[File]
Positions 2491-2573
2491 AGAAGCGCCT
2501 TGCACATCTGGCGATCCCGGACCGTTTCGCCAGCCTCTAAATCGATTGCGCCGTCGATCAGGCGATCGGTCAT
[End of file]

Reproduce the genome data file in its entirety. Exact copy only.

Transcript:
Positions 2491-2573
2491 AGAAGCGCCT
2501 TGCACATCTGGCGATCCCGGACCGTTTCGCCAGCCTCTAAATCGATTGCGCCGTCGATCAGGCGATCGGTCAT